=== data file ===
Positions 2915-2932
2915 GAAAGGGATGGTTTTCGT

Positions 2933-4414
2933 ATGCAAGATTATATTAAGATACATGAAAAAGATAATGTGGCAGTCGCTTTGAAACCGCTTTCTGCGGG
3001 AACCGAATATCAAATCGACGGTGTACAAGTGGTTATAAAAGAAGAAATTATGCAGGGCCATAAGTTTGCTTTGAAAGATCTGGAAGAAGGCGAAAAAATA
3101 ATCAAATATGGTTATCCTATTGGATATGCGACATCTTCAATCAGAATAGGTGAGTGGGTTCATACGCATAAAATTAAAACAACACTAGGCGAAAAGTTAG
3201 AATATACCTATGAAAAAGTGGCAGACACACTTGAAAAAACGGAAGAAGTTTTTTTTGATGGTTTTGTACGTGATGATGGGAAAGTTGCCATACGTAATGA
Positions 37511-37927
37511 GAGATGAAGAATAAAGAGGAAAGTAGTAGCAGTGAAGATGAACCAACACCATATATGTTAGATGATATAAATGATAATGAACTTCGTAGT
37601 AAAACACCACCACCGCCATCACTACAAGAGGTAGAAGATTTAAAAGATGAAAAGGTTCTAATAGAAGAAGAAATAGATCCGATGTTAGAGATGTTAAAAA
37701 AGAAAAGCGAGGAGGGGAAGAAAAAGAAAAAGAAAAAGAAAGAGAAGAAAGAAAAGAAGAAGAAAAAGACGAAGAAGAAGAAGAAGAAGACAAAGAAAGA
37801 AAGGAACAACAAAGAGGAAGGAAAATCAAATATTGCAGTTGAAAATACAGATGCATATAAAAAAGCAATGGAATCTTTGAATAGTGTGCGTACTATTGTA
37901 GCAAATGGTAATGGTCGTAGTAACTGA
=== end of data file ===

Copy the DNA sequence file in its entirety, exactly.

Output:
Positions 2915-2932
2915 GAAAGGGATGGTTTTCGT

Positions 2933-4414
2933 ATGCAAGATTATATTAAGATACATGAAAAAGATAATGTGGCAGTCGCTTTGAAACCGCTTTCTGCGGG
3001 AACCGAATATCAAATCGACGGTGTACAAGTGGTTATAAAAGAAGAAATTATGCAGGGCCATAAGTTTGCTTTGAAAGATCTGGAAGAAGGCGAAAAAATA
3101 ATCAAATATGGTTATCCTATTGGATATGCGACATCTTCAATCAGAATAGGTGAGTGGGTTCATACGCATAAAATTAAAACAACACTAGGCGAAAAGTTAG
3201 AATATACCTATGAAAAAGTGGCAGACACACTTGAAAAAACGGAAGAAGTTTTTTTTGATGGTTTTGTACGTGATGATGGGAAAGTTGCCATACGTAATGA
Positions 37511-37927
37511 GAGATGAAGAATAAAGAGGAAAGTAGTAGCAGTGAAGATGAACCAACACCATATATGTTAGATGATATAAATGATAATGAACTTCGTAGT
37601 AAAACACCACCACCGCCATCACTACAAGAGGTAGAAGATTTAAAAGATGAAAAGGTTCTAATAGAAGAAGAAATAGATCCGATGTTAGAGATGTTAAAAA
37701 AGAAAAGCGAGGAGGGGAAGAAAAAGAAAAAGAAAAAGAAAGAGAAGAAAGAAAAGAAGAAGAAAAAGACGAAGAAGAAGAAGAAGAAGACAAAGAAAGA
37801 AAGGAACAACAAAGAGGAAGGAAAATCAAATATTGCAGTTGAAAATACAGATGCATATAAAAAAGCAATGGAATCTTTGAATAGTGTGCGTACTATTGTA
37901 GCAAATGGTAATGGTCGTAGTAACTGA